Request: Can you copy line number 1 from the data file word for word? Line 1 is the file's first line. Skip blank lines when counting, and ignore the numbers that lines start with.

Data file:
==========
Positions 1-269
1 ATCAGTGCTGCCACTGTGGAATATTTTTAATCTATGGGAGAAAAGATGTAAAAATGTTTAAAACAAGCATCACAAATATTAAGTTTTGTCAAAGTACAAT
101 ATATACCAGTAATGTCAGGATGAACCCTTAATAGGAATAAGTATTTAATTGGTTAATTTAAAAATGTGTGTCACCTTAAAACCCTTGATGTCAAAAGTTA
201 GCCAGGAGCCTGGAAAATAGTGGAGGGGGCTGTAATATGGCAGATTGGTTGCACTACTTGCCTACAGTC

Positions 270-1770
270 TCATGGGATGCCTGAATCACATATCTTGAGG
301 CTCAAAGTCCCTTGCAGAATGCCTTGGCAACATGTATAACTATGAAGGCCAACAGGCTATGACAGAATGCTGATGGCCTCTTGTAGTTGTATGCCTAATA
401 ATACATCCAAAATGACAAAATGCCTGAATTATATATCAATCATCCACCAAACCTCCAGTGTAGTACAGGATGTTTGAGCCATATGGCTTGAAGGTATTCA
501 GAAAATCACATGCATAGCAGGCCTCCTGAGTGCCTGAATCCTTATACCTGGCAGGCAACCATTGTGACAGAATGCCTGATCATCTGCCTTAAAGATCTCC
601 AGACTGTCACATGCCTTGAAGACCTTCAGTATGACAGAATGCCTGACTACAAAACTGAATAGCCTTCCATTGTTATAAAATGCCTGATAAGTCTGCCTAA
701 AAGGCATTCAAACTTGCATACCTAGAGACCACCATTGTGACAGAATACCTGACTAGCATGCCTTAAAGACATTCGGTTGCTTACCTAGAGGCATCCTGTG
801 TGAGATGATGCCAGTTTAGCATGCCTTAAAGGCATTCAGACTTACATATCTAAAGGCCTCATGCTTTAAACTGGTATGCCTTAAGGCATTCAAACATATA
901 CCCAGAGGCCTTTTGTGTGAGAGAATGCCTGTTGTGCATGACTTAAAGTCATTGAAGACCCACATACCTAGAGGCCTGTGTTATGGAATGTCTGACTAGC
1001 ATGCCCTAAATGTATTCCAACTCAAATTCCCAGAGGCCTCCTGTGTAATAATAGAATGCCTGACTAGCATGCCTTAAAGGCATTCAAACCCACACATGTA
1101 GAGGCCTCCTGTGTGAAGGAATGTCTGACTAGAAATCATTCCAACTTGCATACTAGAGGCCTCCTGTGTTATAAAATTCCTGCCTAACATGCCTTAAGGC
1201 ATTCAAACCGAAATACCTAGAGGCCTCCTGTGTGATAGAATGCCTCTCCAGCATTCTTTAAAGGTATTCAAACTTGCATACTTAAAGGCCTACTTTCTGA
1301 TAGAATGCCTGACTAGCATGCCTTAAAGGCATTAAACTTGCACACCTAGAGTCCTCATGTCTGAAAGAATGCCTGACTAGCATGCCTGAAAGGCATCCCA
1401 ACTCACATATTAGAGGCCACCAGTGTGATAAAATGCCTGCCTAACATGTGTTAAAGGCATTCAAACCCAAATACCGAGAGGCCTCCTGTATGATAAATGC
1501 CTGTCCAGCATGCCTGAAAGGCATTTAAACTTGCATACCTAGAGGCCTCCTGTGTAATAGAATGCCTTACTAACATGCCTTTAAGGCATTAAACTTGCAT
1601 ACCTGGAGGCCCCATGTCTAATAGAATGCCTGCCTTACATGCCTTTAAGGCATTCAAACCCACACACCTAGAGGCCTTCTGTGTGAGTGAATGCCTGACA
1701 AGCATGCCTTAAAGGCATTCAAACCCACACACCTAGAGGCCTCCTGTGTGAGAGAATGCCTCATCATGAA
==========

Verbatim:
Positions 1-269